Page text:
Horse farms mix business and tourism

A dozen people took one of the daily tours of historic Claiborne Farm on Winchester Road near Paris last summer.
A dozen people took one of the daily tours of historic Claiborne Farm on Winchester Road near Paris last summer. Herald-Leader

Most horse farm owners love what they do and where they do it, and understand the community's desire to experience it.

Yet, despite efforts to share what they can when they can, horse farms regularly get castigated, as most recently exemplified in Van Meter Pettit's commentary, for being closed off and inaccessible. "You are not welcome to cross the fence" as he put it.

Surely Pettit does not mean to suggest that people should be allowed to wander onto farms, drive or bike around, and hike through paddocks without safeguards and supervision? That has liability and danger to animals, people and businesses written all over it. Unfettered access can't be expected, any more than one would expect to wander through the Georgetown Toyota plant on his own and at his leisure.

And let's be very clear: Bluegrass farms, as beautiful as they are, are indeed our factories.

According to the recent University of Kentucky economic study, one out of every nine jobs in Fayette County is supported by that factory. Our farms and the related economic cluster have a $2.4 billion annual impact on the local economy and lead the nation in equine productivity.

Farms are not in the touring business. The horse farms, as romantically genteel as many believe them to be, are a highly demanding, sophisticated and competitive global enterprise. Take your eye off the ball and you're out of business.

Despite the harsh business realities of the equine and general agriculture industries, many of the significant farms do allow tours. You will find many farms with a closed-gate mentality, but there are plenty that make a huge effort to accommodate the public.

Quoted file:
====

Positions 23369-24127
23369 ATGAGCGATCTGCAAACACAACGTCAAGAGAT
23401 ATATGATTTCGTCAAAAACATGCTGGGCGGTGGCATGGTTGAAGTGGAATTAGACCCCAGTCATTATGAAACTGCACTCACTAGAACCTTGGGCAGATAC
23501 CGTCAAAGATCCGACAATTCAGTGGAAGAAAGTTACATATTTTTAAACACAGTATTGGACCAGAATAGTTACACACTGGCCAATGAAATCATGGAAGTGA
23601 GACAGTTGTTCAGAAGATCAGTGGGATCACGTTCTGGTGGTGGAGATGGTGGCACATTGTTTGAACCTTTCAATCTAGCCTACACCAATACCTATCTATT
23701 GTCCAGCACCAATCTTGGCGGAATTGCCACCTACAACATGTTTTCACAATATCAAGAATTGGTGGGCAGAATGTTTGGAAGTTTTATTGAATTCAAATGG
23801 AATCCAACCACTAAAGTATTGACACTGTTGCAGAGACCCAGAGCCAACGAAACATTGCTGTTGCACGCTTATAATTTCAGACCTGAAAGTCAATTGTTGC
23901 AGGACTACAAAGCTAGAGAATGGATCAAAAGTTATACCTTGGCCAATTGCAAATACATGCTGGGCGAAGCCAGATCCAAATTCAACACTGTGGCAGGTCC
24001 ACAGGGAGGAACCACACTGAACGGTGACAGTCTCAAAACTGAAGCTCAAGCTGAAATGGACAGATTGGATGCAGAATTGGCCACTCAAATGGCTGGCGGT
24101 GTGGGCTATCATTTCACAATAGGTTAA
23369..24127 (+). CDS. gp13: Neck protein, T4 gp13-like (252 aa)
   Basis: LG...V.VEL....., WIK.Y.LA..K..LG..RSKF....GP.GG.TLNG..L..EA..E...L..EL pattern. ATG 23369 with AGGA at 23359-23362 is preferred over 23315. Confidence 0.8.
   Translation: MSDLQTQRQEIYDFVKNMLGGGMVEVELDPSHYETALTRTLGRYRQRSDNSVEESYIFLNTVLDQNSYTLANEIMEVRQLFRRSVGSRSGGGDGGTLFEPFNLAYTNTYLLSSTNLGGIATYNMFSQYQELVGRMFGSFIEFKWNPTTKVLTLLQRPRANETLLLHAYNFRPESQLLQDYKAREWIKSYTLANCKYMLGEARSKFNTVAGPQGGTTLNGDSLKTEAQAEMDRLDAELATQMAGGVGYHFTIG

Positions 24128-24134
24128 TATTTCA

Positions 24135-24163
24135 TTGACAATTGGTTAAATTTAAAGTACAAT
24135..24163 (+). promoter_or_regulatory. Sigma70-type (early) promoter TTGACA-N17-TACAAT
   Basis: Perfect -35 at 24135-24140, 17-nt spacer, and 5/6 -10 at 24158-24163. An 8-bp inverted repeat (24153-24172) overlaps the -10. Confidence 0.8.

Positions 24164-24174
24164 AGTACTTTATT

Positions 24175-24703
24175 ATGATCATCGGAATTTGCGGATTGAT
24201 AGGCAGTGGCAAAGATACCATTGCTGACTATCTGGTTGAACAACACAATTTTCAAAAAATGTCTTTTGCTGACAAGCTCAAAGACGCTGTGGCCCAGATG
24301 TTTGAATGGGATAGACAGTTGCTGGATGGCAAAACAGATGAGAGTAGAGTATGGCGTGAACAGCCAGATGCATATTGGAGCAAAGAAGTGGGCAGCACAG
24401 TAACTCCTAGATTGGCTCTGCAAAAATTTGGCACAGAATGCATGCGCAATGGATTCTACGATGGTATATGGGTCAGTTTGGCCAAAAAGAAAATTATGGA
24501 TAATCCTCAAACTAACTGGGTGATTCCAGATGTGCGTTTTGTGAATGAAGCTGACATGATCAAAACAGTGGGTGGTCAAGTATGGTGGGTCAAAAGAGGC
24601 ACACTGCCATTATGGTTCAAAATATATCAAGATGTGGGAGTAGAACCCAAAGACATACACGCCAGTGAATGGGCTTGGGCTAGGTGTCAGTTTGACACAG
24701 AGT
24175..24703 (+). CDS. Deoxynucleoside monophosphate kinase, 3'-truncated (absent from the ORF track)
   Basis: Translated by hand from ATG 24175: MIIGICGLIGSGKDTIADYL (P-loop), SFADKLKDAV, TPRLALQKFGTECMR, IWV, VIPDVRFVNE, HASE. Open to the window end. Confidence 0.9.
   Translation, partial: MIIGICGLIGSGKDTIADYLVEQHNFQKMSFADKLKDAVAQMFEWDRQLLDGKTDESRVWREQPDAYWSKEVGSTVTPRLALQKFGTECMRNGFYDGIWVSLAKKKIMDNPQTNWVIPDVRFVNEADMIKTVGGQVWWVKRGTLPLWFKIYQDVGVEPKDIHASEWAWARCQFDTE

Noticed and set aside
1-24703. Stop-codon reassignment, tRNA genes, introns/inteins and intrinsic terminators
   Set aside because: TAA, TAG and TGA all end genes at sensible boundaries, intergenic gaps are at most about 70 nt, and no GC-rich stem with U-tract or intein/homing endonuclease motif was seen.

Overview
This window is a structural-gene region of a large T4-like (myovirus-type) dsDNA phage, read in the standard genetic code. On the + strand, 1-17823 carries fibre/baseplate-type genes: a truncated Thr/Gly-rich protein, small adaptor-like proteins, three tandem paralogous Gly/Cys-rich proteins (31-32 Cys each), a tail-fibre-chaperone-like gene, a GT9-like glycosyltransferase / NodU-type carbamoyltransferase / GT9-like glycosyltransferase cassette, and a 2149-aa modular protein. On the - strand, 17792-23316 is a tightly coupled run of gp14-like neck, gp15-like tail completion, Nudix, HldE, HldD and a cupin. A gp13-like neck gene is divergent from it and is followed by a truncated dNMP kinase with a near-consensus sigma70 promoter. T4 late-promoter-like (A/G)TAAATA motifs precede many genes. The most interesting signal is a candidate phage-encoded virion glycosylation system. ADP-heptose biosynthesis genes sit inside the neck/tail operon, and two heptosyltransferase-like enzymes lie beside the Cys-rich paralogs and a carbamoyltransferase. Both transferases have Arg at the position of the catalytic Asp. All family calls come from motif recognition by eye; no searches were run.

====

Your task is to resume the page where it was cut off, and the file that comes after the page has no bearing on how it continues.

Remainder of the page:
A large, locally owned and independent touring industry has evolved that accommodates visitors and helps farms organize the logistics and time for the tours. If you call Darby Dan Farm on Old Frankfort Pike, for example, and ask for a tour during peak season, you will be referred to one of six companies that come to the farm almost daily.

On tours, Darby Dan provides a stallion show, a brief history, an explanation of breeding shed operations and a walk through the cemetery. Tours may just ask for a drive-through, but the point is that Darby Dan alone welcomes about 4,000 non-industry visitors every year, for which the farm receives no compensation.

Bluegrass Tours itself accommodates 20,000 visitors a year.

WinStar, Claiborne, Three Chimneys — to name a few major and popular farms — have their own visitor programs (Three Chimneys estimates 20,000 visitors a year). Stonestreet Farm had a wonderful 30-minute visit with equine superstar Rachel Alexander before her illness. It included pictures, petting and cookies in her likeness.

Each farm handles visit requests differently, but many do make a serious effort to promote the goodwill of agriculture and the community at large.

The Fayette Alliance, a land-use advocacy group supported by developers, neighborhood associations and many farmers, offered a well-organized day of visits to horse farms at nominal cost, with first-rate exposure to operations.

It was a huge effort and expense for the Alliance and dozens of participating farms. Ironically, after three years it was abandoned for lack of local interest.

Fayette Alliance is now promoting the concept of trails along scenic public thoroughfares. Such trails, if done with sensitivity to the "factory," would likely receive support from our equine and general-ag farms. Everyone could enjoy this amenity on their own schedule at no individual cost.

On a parallel track, a group of farm owners has banded together to provide a more comprehensive, organized and easier means to connect the farms to our community and tourists. It's early in development stages, but this is a very serious group that will likely be presenting plans in the next few months.

The point is, the rural community actively promotes and supports public access on farmland, provided it is done responsibly and respects the liability and logistical concerns of our factory.

Lexington's acclaimed Bluegrass is not a "look but don't touch" resource; nearly a million visitors experienced Fayette County's rural area through our park system, farm tours and recreational events in 2012 alone.

And last, let's not confuse the issue of access onto Lexington farms with Boone Creek Adventure's Burgess Carey, and his zip line fight with his neighbors. His zoning battles are independent of the equine and general ag industries and their earnest efforts to grow in concert with the community and not in defiance of it.

At issue:

March 24 commentary by Van Meter Pettit, "A locked-up landscape risks losing public support"

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